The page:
It was a little more than a year ago that Brian Zino
and company at J. & W. Seligman
decided to fight New York Attorney General Eliot Spitzer
rather than roll over. Zino, the fund firm's president and CEO, was among those who sued Eliot Spitzer's office in Federal court in September 2005, claiming that he had overstepped his legal authority and had usurped powers rightly resting with Congress and the SEC.
Yesterday, the nation's celebrity attorney general paid Zino and crew back in kind and filed a civil suit in State Supreme Court in Manhattan, claiming that Zino and Seligman violated New York's Martin Act by fraudulently buying and selling fund shares. The claim revolves around the alleged failure of Seligman to disclose agreements with hedge funds and other investors that granted them exceptions to the round trip trade limits in the funds' prospectuses.
Spitzer pulled out his usual stops, with a press release written to plead his case in the court of public opinion rather than the court room. The release included juicy quotes from senior executives and a 46-page complaint
that alleges Seligman made 35 agreements that allowed market timing of its funds by third parties.
What remains to be seen is if Spitzer's courtroom attorneys can translate the allegations into a coherent case in front of a judge and jury. That was something that lead prosecutor Edward Wilson was unable to do when Spitzer pressed home his charges against Theodore Sihpol a summer ago.
One problem that Spitzer may face is apparent even from the quotes his office chose to pull from the emails. None of the four quotations contains evidence that Seligman violated any laws or even that it entered into any market-timing agreements. Instead, each of the quotes is from portfolio managers pointing out to Zino and other senior executives the problems that timers are creating in their funds. The pull-quotes do not include Zino's responses. If this is the most compelling evidence he has, Spitzer may find the jury once again snoozing while his prosecutors make their case.
1. In December 2002, Seligman’s national sales director complained in an e-mail that timing activity:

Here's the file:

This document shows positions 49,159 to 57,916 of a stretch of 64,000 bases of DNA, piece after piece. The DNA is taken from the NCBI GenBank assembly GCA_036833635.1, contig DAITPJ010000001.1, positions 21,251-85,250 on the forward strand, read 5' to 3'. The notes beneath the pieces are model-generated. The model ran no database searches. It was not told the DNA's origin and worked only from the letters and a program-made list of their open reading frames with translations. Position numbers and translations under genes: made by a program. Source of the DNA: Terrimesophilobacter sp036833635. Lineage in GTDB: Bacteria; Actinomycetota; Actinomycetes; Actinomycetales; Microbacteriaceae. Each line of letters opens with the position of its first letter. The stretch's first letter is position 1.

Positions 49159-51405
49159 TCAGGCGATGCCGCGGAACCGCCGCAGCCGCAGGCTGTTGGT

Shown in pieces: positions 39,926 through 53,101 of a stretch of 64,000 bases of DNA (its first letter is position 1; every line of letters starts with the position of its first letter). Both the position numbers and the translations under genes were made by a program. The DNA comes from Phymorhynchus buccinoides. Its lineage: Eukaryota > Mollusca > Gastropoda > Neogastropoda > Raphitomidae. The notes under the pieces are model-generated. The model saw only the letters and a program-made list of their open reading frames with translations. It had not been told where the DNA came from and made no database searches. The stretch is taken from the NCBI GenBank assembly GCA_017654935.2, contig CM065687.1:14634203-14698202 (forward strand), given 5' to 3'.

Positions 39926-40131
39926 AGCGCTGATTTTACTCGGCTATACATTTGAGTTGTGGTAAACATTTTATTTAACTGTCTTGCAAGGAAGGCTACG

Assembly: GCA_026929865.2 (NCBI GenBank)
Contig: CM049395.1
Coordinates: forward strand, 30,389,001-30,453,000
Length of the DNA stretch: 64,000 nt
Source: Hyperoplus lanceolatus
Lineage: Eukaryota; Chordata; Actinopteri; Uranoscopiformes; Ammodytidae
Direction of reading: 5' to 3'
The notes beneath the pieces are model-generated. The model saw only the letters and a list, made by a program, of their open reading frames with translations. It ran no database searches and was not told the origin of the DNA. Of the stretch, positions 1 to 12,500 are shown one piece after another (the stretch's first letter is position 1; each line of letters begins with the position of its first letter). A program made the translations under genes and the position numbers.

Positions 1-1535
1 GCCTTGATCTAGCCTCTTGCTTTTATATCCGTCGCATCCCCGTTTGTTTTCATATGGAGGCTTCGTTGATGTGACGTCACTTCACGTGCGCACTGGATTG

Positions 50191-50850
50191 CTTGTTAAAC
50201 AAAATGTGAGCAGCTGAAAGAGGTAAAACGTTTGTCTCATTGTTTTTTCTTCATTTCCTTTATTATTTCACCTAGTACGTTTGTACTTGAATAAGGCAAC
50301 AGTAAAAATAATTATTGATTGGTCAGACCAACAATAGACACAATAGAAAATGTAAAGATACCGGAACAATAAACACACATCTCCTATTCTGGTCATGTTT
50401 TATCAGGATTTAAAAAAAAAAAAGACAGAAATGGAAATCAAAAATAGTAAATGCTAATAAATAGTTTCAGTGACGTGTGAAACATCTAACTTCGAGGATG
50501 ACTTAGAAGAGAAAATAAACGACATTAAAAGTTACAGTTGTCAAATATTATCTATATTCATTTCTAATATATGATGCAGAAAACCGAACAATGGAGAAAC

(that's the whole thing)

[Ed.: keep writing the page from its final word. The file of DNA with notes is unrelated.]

"disrupts fund operations [and] steals performance from the other investors . . .."
The same executive anguished over his role in the schemes and said he felt like a character in the well-known war movie "Apocalypse Now." He described "the horror" of the situation and said he was:
"...tortured by this wrenching nightmare of timing money that is slowly churning like a cancer eroding away at the foundations of our complex . . . ."
2. In January 2001, the portfolio manager for the Seligman International Fund wrote to the chief investment officer, informing him that:
"the execution costs [caused by timing activity] are huge to our existing shareholders. . . . Thus, I think so far, this activity has cost the fund about [1.4 percent]."
3. In November 2002, a Seligman employee wrote this email to the president of Seligman Advisors Inc. to warn about timing activity:
"I write this memo to bring to your attention an escalating problem that threatens the performance of our funds . . . . It is the practice of [fund timing] by professional traders (usually hedge funds), which loots percentage points in total return from the funds these traders utilize. . . . [I]t is a ticking time bomb for the entire mutual fund industry, set to go off the day the press realizes that fund companies routinely sell the returns earned by the shareholders of their funds to short-term traders."
4. In November 2002, the head of an affiliated company wrote this email to the national sales director:
"I spoke to [the Chief Investment Officer] and Brian Zino about this relationship and I continue to feel very uncomfortable about the risks we are assuming in keeping it on our books. Based on my prior e-mails with you, I want to move immediately in getting this group out of the complex. They show absolutely no interest in adhering to our policies and with the risks we incur, this is going to come back and bite us. . . . [W]e are allowing what the regulators and watchdogs have been calling ‘unethical practices’ which are done at the expense of fund shareholders."
In the complaint, Spitzer specifically alleges that the timing arrangements cost shareholders of the Seligman funds no less than $80 million.
He also takes aim at efforts by Seligman executives to fight in the court of public opinion:
"...the Defendants disseminated misleading press releases after the OAG began its industry-wide investigation into mutual fund timing. Issued in January 2004 and January 2005 and entitled 'Message to Shareholders,' the deceptive press releases told the public that Seligman had relationships with four timers (in fact there were at least 40) and that the damages from timing were $6 million (instead of $80 million).
Finally, Spitzer also goes after Zino and others for using the funds' "rubber stamp" boards to approve fee increases for the funds that made them "among the five most expensive fund families in the United States, despite lackluster performance." He also noted that the funds charged lower fees to third parties than to its funds. He did not note, however, that institutional funds routinely charge different pricing that the advisory fees paid on fund firms.
For their part, Seligman officials have not commented on Spitzer's complaint. However, Daniel Pollack, a lawyer for Seligman, told the Associated Press that the suit has no merit.
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